Once again the public is treated to the myth that the Gnostic gospels (any any other source) has Jesus married (to anyone). Granted, my movies aren’t as visually compelling – you remember, the ones that show me searching my computer edition of the Nag Hammadi texts for any evidence Jesus was married – but they are factual. Probably why mine are free. Here they are for anyone who has an ounce of objectivity:

Was Jesus Married in the Gnostic texts (Video 1)

Was Jesus Married in the Gnostic texts (Videos 2, 3, 4)

Gnostic Archons = Aliens? Part 3 (of 3) on John Lamb Lash’s Theory

Here’s the second video on Lash’s theory. As you may recall, in the first video (Part 2 of this series), I searched for terms Lash uses (embryonic, reptilian, fetal, etc.) to claim that the Gnostic texts from Nag Hammadi describe the “Greys” — the little Grey aliens we know from TV and film that have big heads, slanted eyes, etc. The argument is that the Greys’ appearance is consistent with terms like those Lash allegedly finds for the Gnostic archons in the Gnostic texts. Watch the first video if you want to see what’s really there (or not there).

In this video, I reverse the approach and look for all occurrences of the term “archons” in the Gnostic library from Nag Hammadi. Are they described as Lash suggests? Nope. And more than that, I’ll actually show you a passage that denies Lash’s view.

Click here for the video. It’s 17:54 and the file is quite large, so you need high speed. And don’t forget to turn up your speakers.

Gnostic Archons = Aliens?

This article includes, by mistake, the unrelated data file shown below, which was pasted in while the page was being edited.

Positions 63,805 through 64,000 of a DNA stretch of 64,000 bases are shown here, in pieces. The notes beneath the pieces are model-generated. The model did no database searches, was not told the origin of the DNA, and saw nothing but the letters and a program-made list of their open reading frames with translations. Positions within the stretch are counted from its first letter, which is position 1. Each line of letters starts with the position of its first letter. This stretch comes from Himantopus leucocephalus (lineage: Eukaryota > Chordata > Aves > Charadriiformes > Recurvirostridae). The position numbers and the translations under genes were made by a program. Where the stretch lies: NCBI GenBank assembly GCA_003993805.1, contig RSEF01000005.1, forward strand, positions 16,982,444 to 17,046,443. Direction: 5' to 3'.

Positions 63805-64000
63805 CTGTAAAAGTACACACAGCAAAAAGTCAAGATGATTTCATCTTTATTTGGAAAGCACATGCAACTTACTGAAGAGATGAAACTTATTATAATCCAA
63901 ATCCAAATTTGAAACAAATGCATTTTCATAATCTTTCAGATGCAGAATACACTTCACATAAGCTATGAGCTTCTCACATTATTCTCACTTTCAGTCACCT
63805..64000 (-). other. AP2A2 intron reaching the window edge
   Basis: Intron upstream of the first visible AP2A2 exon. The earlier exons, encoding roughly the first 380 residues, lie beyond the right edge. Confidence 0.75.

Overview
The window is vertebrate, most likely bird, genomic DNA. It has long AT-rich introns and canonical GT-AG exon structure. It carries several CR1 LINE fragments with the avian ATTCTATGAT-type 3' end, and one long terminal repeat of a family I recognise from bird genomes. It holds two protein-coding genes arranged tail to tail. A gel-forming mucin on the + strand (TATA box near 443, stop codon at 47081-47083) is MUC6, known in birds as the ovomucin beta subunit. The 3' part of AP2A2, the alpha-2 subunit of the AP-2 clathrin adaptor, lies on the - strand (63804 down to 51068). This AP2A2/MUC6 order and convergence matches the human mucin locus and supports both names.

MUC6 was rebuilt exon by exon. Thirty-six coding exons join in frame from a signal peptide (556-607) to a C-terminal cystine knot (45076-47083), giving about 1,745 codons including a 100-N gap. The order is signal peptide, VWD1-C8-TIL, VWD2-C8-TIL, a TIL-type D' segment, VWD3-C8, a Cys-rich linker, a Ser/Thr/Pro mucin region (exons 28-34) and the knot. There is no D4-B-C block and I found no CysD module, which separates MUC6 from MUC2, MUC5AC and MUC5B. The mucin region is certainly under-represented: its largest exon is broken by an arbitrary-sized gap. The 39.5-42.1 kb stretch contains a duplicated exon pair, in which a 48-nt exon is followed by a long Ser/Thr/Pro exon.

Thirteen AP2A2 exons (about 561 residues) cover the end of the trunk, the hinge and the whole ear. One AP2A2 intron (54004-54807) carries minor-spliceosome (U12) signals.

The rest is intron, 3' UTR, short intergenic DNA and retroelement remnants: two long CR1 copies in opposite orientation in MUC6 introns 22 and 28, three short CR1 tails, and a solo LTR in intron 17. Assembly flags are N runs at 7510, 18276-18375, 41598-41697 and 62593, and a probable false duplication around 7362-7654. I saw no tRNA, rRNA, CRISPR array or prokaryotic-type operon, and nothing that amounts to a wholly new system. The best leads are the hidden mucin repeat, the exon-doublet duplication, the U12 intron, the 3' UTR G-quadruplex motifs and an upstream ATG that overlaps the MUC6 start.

Ah, our first foray into the weird, wonderful world of John Lamb Lash. For those of you unfamiliar with Lash, he is a modern Gnostic. No, I’m not going to pick on Gnosticism. I am going to pick on Lash’s Gnostic nonsense at a specific point.
In his quest to argue the superiority of Gnosticism as a worldview, Lash has written that the Gnostic texts from Nag Hammadi (alone, since they are so wonderful) correctly tell us the story of an ancient alien intrusion into earth’s history. They do nothing of the sort. Now, don’t get me wrong. I wouldn’t deny that there are striking similarities between Gnostic cosmology and teachings and the messages that you’d read about (ad nauseum) from people who believe they have been contacted by aliens.  That’s true–but not for the reason Lash argues.  Lash wants you to believe that the similarities are due to the faithful recording in the Gnostic texts of real aliens who came to earth and kickstarted human civilization (and helped create humanity to boot). I’d say the opposite:  that the similarities are what they are because the ideas and worldview spoonfed to contactees and abductees is nothing more than Gnosticism rehashed for a 20th-21st century technological audience (with a dash of theosophy and a few other occult spices).  That’s the kind of thing I’m discussing on another blog, so I won’t park on that here.  On PaleoBabble, I have another issue in view.